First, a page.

5 Tips To Teach Your Kids To Clean Up

teaching-kidsKeeping your children’s toys picked up can seem like a full time job. Although there are days when it can seem impossible, it is possible to teach your children to clean up their things themselves. Here are a few things I have learned over the last few years:

1. Have age appropriate expectations. A two year old might start by modeling your behavior as you put things in their places, but they are not ready to take on the job of cleaning up their toys. That’s ok, just give them positive reinforcement when they “help” you put things away.

2. As much as you can, have a specific place for everything. Before your kids may be ready to take on the task of picking up alone, they will be able to follow simple directions of putting each item in it’s place. Just be sure to give one set of instructions at a time and wait until they are done to give the next instructions. Totes, bins, baskets and traditional toy boxes are all good options.

3. Break it up into manageable pieces. My 5 year old recently had accumulated piles of paper everywhere. He is always drawing and writing, which is great, but having loose paper all over the place is not. When I told him we needed to get it picked up, he was “tired” and too hungry to work within a few minutes. I know looking at all that paper and contemplating picking up was exhausting for me, and it was for him too. I had him pick it up in small sections though, and before we knew it, it was done. Picking up the pieces in front of the TV, then the ones on the kitchen island, etc make it much more manageable.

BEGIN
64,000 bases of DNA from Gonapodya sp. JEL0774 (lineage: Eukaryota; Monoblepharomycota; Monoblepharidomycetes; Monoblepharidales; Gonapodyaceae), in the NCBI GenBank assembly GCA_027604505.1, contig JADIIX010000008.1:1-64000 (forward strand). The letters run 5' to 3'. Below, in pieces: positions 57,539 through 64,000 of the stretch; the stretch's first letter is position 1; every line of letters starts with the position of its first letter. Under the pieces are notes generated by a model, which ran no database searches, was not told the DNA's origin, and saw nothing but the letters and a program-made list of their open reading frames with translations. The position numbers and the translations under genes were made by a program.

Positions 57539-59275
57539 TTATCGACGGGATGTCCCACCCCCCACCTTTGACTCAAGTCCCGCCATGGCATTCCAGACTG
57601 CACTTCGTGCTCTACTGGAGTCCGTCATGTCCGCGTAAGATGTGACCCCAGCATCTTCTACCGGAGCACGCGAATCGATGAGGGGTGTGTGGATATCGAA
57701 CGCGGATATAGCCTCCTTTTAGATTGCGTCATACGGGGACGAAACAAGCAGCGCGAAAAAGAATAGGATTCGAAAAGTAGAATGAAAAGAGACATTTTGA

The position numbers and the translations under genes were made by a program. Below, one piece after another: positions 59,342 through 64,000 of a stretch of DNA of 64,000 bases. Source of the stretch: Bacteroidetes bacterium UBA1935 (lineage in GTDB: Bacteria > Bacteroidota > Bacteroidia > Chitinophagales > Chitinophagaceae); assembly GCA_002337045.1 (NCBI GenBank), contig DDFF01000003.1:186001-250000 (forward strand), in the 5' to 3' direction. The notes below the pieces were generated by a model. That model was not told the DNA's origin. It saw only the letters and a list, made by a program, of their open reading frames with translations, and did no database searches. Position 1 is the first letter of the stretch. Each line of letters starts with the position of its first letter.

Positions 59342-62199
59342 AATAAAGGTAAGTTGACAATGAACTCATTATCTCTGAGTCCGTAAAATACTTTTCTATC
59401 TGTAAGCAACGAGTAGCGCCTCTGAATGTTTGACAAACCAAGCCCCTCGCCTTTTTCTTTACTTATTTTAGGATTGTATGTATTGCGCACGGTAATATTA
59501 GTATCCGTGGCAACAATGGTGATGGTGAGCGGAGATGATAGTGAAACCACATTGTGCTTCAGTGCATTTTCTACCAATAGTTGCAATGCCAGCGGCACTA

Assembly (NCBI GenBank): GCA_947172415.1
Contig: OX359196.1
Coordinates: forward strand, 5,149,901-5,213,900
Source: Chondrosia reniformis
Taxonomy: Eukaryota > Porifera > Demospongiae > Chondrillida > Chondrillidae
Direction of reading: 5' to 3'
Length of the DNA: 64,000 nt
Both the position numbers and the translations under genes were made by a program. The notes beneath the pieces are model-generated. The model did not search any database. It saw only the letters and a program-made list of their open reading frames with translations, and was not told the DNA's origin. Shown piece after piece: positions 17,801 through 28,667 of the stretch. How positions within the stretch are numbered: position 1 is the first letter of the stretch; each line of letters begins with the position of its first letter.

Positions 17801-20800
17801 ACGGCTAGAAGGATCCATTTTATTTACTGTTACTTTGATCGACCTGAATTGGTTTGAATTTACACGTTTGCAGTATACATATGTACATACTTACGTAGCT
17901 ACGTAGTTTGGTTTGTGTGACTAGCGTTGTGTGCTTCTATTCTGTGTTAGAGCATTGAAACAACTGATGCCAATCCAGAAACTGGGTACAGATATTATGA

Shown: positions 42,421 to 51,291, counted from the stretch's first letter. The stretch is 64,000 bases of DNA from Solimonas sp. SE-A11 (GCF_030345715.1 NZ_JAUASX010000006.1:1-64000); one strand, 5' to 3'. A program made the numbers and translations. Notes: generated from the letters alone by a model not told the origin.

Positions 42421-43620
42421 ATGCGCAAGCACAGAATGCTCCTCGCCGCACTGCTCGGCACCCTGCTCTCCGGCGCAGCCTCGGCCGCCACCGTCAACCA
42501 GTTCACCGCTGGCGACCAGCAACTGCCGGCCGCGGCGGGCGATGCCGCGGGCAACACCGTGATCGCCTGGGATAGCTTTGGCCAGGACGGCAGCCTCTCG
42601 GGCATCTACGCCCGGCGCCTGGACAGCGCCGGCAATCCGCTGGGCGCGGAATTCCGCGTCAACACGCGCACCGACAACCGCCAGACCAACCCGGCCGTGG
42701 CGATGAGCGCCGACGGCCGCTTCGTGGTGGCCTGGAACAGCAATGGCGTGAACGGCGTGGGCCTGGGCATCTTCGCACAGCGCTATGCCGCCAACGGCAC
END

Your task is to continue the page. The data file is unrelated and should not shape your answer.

4. Realize that each child has their own comfort level with untidiness, just as adults do, and be able to help them see how cleaning up helps them. Some things my sons are very particular about taking care of, other things they just don’t care, so I point out the benefits of cleaning up. The book my son couldn’t find the other day because it was buried under his pile of paper? That wouldn’t have been a problem if the papers were where they belonged.

5. Genuinely show gratitude when they help out with household chores. Don’t make it about how “good” they are being. Just let them know if it makes you happy that instead of cleaning, you can have time to relax together, because of their help. Everyone likes to be appreciated.

It will take many years for your children to become more independent at taking care of things, but if you are consistent about reminding them of the importance of being responsible, they will eventually learn, at least maybe by the time they move out and it is all their stuff they are taking care of. If not, well, at least they probably won’t live with you forever.

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About This Blogger

Kaitlyn Sexton

I was born in a small town (less than 2,000 people small, thought I would clarify since I have heard some people refer to 30,00 as a small town and there’s a big difference) in southern Michigan. I grew up on the farm my family has owned since the mid-1800s. My grandparents lived across the road from us. I love books and learning so I have taken a college class on about every subject there is, and I just got my own library in our new house. I also enjoy baking and sewing. My husband farms too, and we just moved into a farmhouse we have been remodeling for the last year. It turns out his parents went to school with my dad and our grandfather’s were friends. In a small town, everyone knows or is related to everyone else. We have 3 kids- a 5 year old boy, a 2 year old boy, and a 4 month old girl. I am homeschooling our oldest, although with his love for numbers, I often think he is teaching me. I recently completed my pre/postnatal fitness specialist certification and I am working on completing my personal trainer certification. I also sell baked goods and children’s clothes from home, when I am not refilling sippy cups of milk while wearing the baby in her carrier.